Car: Chrysler Imperial Lebaron Coupe
What makes it special: Imperial was the Chrysler Corporation’s luxury automobile brand between 1955 and 1975, with a brief reappearance from 1981 to 1983. The Imperial name had been used since 1926, but was never a separate make, just the top-of-the-line Chrysler. In 1955, the company decided to spin Imperial off as its own make and division to better compete with its rivals, Lincoln and Cadillac. Imperial would see new or modified body styles introduced every two to three years, all with V8 engines and automatic transmissions, as well as technologies that would filter down to Chrysler Corporation’s other models.
What made it famous: For the fourth-generation Imperial, sheet metal was completely new for the 1972 model year, although the styling was an evolution of the previous fuselage style. The 1972 model appeared bigger and heavier all around in comparison to the 1969-1971 models and featured a somewhat more rounded side profile without a character line down the side and chrome trim on the top seams of the fenders from the rear windows forward. The front fascia was all new and imposing-looking, and the back featured vertical teardrop taillights for the first time, while the rear side marker lights were in the form of shields with eagles on them. It was powered by a 335 bhp, 225 hp 440 V8 backed by a 3-speed, Torqueflite A727 automatic transmission.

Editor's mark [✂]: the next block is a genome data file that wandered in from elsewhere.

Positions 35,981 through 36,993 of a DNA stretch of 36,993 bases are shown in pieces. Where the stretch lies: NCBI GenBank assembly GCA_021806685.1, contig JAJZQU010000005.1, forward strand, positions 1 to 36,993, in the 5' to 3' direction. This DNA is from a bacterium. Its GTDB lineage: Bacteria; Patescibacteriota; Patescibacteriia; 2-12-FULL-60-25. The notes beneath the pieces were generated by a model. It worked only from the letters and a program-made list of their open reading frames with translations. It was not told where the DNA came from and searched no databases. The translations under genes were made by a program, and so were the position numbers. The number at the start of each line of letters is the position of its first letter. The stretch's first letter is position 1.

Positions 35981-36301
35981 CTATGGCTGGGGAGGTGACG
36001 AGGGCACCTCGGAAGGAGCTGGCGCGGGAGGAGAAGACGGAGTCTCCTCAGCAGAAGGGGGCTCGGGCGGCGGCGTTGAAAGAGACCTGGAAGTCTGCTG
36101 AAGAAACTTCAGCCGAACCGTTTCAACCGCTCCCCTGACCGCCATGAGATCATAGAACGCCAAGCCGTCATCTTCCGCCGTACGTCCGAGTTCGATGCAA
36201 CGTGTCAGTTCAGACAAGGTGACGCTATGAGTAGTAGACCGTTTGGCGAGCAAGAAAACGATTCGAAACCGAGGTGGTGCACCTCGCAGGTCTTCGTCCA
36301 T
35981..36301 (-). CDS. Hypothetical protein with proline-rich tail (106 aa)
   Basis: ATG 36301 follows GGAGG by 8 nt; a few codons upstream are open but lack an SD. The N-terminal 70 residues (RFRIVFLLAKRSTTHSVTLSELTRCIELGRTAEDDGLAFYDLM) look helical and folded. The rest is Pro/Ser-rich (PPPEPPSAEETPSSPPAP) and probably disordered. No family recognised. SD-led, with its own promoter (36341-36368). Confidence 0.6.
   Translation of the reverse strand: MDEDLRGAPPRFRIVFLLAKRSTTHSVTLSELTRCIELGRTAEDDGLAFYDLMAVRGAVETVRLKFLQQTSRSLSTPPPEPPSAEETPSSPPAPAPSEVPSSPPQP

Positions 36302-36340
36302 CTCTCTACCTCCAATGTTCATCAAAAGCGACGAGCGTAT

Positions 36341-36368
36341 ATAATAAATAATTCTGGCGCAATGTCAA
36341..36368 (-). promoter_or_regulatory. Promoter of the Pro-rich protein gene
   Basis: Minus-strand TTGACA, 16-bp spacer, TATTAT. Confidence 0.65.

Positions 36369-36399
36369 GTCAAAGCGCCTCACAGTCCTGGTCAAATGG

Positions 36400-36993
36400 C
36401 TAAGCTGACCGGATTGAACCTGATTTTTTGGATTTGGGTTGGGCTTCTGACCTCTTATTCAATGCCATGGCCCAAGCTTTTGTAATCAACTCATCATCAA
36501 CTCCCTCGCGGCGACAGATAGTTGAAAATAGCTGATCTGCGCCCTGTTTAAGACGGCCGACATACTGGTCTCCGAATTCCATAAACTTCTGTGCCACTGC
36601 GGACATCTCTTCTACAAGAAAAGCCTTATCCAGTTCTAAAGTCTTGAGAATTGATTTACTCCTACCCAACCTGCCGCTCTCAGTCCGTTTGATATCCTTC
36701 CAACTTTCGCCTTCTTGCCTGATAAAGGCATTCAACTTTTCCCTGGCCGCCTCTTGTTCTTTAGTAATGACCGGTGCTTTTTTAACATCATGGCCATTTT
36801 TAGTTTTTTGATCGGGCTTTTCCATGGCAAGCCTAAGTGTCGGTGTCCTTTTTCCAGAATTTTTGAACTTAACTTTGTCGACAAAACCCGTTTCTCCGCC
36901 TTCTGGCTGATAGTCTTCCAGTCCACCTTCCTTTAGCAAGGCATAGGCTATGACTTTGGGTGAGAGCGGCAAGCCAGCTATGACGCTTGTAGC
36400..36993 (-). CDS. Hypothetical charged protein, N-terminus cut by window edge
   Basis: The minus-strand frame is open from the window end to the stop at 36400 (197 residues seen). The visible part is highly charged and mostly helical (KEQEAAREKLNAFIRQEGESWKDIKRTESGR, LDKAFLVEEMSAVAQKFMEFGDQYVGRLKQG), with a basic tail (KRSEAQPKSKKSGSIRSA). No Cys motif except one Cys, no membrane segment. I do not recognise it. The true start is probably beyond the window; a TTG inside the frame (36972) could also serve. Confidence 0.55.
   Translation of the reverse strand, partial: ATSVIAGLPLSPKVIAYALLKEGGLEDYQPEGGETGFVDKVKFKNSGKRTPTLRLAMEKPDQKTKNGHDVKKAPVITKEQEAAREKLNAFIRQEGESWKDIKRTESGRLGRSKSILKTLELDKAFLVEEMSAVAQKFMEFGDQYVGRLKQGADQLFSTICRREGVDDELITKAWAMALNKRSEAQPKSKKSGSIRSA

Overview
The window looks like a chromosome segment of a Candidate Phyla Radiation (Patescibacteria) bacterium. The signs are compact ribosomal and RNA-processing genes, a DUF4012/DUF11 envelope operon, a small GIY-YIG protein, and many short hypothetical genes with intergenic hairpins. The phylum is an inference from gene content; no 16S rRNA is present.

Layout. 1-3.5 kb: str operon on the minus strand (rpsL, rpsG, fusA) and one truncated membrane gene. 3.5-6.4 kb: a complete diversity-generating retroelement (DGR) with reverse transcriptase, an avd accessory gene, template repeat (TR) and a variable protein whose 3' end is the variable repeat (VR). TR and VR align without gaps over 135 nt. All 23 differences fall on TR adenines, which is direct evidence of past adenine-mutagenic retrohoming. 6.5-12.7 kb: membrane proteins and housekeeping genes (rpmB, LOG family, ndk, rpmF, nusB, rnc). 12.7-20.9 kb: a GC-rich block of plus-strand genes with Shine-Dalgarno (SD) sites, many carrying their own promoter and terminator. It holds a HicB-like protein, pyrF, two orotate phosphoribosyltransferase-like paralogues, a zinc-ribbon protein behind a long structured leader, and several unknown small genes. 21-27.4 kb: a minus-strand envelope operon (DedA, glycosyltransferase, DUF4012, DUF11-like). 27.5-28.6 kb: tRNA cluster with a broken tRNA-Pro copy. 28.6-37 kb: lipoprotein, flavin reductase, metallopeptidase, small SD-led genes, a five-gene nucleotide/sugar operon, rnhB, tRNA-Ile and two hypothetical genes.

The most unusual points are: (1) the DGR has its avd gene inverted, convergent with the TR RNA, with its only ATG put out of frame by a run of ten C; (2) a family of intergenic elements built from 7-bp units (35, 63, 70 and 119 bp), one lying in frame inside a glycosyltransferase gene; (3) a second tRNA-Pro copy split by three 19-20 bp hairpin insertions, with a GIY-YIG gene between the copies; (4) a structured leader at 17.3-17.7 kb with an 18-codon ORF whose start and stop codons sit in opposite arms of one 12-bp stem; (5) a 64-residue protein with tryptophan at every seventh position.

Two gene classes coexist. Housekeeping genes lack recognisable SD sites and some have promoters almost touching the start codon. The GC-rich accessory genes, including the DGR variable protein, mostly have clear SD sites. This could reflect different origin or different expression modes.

Why I would want one: It’s a big, land-yacht for certain, but has a quiet-cool to it. It has sort of a “sinister look” all around, like something a super-villain might use in a movie.
Fun fact: Two all-black 1973 LeBaron sedans were delivered to the US Secret Service, which then turned them over to Hess and Eisenhardt, which converted them into limos for Presidential use. Both cars were used as late as 1981, and carried Ronald Reagan and his staff to Capitol Hill for his Presidential Swearing-in ceremony in January 1981.